City of Arvada and Jefferson County leaders recently received more than $120 million in stimulus payments from the federal government, and Coloradans for the Common Good and their allies are asking elected officials to put a substantial sum of the money toward preserving and expanding affordable housing, so that the trend does not continue in the community.
[Photo Credit: Olivia Sun, Colorado Sun]
Marin Organizing Committee (MOC) has for several years worked toward developing permanent housing solutions for unsheltered people. That goal was advanced Tuesday, as the Marin County Board of Supervisors unanimously voted to accept a state "Project Homekey" grant and move forward with a site in an abandoned nursing home, creating permanent supportive housing for 43 people.
Hundreds of leaders from MOC member institutions signed and shared the petition in support of the project, wrote letters to the Board, and spoke at the Board meeting both in person and over Zoom. While the project faced significant opposition, MOC demonstrated to elected officials that MOC leaders support and believe in this project.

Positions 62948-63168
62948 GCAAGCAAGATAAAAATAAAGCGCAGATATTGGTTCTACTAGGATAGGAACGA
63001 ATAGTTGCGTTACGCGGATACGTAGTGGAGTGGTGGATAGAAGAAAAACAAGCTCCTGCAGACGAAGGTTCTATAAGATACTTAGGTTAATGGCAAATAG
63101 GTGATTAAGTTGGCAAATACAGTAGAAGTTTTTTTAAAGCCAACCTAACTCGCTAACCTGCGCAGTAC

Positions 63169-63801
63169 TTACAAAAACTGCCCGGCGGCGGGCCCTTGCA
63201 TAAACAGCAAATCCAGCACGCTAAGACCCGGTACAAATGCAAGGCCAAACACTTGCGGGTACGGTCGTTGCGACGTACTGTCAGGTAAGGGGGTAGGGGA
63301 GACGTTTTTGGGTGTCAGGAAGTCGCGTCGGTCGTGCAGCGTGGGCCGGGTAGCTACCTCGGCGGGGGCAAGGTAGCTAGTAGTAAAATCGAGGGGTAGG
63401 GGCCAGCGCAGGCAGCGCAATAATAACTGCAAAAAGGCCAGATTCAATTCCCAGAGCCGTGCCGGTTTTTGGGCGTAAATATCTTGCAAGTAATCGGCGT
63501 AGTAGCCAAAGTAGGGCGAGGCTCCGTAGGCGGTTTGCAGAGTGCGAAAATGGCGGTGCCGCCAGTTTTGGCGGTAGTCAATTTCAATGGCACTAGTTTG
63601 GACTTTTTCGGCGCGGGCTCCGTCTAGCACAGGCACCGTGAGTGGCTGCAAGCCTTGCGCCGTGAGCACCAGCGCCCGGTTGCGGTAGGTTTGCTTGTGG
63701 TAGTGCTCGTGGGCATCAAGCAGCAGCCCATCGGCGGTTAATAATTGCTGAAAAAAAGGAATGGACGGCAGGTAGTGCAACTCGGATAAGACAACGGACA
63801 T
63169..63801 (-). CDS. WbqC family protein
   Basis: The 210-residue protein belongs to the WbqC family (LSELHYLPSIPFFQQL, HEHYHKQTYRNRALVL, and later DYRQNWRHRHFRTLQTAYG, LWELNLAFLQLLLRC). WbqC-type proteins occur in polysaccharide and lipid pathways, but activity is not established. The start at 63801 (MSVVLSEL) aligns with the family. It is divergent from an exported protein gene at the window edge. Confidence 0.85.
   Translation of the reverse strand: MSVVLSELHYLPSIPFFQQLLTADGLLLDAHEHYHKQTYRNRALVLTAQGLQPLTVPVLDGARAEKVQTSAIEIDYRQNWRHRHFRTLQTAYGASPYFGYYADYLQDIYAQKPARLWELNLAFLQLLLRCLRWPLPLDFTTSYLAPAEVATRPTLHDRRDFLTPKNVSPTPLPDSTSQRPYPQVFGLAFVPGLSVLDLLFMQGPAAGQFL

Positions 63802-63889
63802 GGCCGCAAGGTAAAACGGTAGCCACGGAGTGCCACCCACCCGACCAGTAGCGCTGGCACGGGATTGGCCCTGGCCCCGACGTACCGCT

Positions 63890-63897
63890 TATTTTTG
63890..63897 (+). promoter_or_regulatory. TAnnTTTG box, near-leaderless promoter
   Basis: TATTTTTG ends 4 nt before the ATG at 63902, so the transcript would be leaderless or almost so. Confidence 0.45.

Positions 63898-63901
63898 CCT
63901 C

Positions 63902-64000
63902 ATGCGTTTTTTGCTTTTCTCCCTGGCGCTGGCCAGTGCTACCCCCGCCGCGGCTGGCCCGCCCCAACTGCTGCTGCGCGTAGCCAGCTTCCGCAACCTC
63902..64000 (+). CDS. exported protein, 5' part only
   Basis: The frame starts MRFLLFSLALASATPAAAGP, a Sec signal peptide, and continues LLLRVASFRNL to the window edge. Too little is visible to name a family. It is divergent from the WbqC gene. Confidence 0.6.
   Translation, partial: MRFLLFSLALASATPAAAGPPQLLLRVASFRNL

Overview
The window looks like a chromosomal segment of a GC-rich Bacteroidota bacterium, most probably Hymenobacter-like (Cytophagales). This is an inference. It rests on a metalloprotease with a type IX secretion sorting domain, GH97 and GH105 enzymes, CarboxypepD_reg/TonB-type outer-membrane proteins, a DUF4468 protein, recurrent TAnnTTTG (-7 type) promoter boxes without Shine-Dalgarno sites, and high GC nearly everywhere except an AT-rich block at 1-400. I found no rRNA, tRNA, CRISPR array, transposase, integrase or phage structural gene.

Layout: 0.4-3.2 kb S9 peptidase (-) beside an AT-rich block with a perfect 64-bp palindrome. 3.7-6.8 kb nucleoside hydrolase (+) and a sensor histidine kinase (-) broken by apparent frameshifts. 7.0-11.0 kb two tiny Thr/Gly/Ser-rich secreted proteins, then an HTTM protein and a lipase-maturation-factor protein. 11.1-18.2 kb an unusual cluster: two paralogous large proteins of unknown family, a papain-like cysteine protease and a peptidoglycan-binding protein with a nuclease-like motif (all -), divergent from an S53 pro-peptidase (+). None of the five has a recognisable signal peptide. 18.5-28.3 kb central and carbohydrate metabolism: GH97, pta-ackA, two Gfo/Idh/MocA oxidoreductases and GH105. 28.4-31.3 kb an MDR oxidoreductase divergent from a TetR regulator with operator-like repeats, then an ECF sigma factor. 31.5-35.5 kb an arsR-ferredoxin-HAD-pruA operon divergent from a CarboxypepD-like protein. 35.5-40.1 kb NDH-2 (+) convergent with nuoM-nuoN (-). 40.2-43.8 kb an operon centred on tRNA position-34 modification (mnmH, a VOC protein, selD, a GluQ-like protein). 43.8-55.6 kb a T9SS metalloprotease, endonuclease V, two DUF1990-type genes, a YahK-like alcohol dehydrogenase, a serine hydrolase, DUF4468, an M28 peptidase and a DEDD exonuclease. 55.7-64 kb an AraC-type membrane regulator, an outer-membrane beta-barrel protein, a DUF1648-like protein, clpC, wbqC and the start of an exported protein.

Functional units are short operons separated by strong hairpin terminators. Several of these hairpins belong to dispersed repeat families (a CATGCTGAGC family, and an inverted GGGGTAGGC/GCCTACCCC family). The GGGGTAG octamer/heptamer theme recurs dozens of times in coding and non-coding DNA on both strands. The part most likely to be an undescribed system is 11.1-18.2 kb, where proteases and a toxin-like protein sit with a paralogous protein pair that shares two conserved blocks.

[In photo: Former nursing home to be converted into permanent, supportive housing. Credit: Shary LaVars, Marin Independent Journal]
Marin Voice: In Support of ‘Housing First,’ Supervisors Should Push for Larkspur Homekey Site, Marin Independent Journal [pdf]
Following an opposition campaign by Texas IAF organizations, Comptroller Glenn Hegar is backing away from his proposal to gut Chapter 313 reporting and accountability requirements in the program’s final year of existence. Hegar signaled the change Friday after significant pushback by Chapter 313 critics, including a press conference held by Texas IAF organizations in December, and a barrage of public comments submitted to his office against the proposal, with the largest portion coming from Texas IAF leaders.
During the 2021 Legislative Session, the Texas IAF, along with allies, stopped the reauthorization of Chapter 313, the State’s largest corporate tax subsidy program. Though the current program, which costs taxpayers $1-2 Billion per year, is set to expire in December of 2022, Comptroller Hegar had proposed in November to reduce the reporting requirements on jobs, wages, and overall costs to taxpayers.
“Comptroller Hegar has recognized the voices of voters from across the political spectrum, including our organizations, and now says the data we are concerned will continue to be available,” said Bob Fleming, a leader with The Metropolitan Organization, the IAF affiliate in Houston. “However, we remain vigilant because he says the rules will still be revised and made ‘more efficient’. Given the history of this failed and discontinued program, we need even more transparency and accountability, not less.”
[Photo Credit: Mark Mulligan, Houston Chronicle]
Network of Texas IAF Organizations, Press Release